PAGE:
Glossary of Terms
A black swan event is an unexpected, rare event which has a huge impact on your business. The term was coined by Nassim Nicholas Taleb and comes from the historical rarity of the black swan in nature. Examples in project management could be a freak accident at work, an important supplier suddenly going bankrupt, or a terrorist attack.
A culture that values the needs and goals of the community or group above an individual’s. Collectivist cultures also value the importance of belonging to groups that look after you in exchange for loyalty. (McCornack, 52)
Company of One
Also seeks profits, but staying small isn’t a sign of failure. Instead, staying small is a conscious choice and the definition of success. Staying small means being able to achieve and sustain a predefined level of income as well as a high level of freedom and control over your time.
The system of social, ethical, and moral standards characterized by values of hard work, collectivism, reciprocity, respect of elders, hierarchy, discipline, orderly society, good behavior, humility, and ‘saving face.’ ‘Do not do to others that which you yourself do not desire’ is the ‘Silver Rule’ at the center of ethical beliefs. The philosophies of Confucius define the Chinese culture and still have a strong influence on the lives of people in China, Japan, Korea, Taiwan, and Vietnam. These days there are still over 6,000,000 people who follow Confucianism, according to National Geographic. If you are about to do business in East Asia and you need a crash course on culture, a good way to prepare yourself is to read up on Confucianism.
The set of circumstances or facts that surround an event or situation. In terms of intercultural communication, it includes body language, tone of voice, behavior and attitude, non-response, and other factors.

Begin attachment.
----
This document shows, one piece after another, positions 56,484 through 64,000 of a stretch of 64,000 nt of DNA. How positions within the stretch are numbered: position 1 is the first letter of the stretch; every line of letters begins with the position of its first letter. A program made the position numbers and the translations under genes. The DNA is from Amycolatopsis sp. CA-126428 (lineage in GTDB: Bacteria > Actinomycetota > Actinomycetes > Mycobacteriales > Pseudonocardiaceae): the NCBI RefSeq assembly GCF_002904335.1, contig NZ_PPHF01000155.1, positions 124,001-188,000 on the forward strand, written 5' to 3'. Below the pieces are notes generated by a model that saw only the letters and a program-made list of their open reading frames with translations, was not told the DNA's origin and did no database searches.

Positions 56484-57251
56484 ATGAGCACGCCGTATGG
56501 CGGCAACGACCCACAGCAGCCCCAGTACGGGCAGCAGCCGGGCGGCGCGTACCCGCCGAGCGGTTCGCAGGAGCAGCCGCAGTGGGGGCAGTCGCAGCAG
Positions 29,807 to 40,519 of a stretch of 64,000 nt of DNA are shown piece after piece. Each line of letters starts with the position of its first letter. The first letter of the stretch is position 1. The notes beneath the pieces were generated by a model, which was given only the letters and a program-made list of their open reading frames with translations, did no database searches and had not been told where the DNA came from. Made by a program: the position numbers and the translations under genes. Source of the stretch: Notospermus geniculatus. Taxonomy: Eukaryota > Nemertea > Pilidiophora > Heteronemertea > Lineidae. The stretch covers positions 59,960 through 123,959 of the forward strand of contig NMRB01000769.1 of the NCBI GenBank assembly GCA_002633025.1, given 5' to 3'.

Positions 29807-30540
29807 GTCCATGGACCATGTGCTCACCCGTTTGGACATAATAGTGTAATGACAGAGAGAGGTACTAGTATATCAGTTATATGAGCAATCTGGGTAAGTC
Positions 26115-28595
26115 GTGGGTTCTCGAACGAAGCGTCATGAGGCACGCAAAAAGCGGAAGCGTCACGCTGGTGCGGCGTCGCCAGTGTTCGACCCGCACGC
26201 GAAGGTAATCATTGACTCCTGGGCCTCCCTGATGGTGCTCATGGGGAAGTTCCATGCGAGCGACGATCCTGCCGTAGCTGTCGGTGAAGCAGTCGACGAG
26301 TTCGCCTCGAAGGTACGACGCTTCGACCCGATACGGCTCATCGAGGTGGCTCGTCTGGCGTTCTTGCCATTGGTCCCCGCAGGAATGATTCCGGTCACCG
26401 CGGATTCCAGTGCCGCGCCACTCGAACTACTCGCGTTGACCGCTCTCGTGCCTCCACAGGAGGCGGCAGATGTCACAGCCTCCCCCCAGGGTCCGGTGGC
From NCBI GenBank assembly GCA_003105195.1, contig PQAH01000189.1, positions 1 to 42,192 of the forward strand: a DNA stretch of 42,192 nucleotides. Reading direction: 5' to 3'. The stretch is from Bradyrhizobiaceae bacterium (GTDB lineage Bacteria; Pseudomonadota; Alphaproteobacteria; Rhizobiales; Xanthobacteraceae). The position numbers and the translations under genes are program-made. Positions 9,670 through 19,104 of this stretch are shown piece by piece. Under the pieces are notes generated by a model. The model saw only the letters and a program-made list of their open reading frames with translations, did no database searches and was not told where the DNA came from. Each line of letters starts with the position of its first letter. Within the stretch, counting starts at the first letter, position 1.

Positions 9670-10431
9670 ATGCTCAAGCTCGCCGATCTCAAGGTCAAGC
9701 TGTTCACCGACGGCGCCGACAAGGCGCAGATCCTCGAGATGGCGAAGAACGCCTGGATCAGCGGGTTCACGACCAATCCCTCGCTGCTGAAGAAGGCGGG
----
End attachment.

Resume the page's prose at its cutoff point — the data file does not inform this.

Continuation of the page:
EOR = Employer of Record
EORs manage HR duties like payroll and benefits for your workers in a foreign country. An EOR can employ workers in other countries on your behalf and will officially be the legal employer of your workers. If you did not yet set up a business abroad, working with an EOR is significantly more affordable than opening a new entity in the foreign country.
The belief that your culture is the best one or the only correct one.
Usually works on an hourly wage or gets paid per project, meaning the earnings stop once he/she stops working. Generally doesn’t profit on a product or project after finishing the work.
GRO: Government Relations Officer
This is a person who basically helps you open a business, or helps conduct certain business activities on your behalf, in the Middle East. The name differs slightly from country to country; in some places it is called a PRO (Public Relations Officer). Their job is to visit government offices and make the bureaucratic process easier. They wait in lines, obtain stamps on documents, and they are fluent Arabic speakers. They understand how to carry out certain transactions that would be difficult for expats, and can even help you gain valuable partners and clients in the new market.
A culture in which verbal communication is often ambiguous and meaning is drawn from contextual cues, such as facial expressions and tone of voice. (Floyd, G3).
A person who is impulsive typically acts upon emotion, or acts without thinking.
A culture that values individual goals over group or societal goals. (McCornack, 52)
The ability to communicate with people from different backgrounds in ways that are ethical, appropriate, and effective. (McCornack, 267)
In business, “leapfrogging” means when companies, organizations, or even societies modernize quickly and skip over some of the tedious steps of development.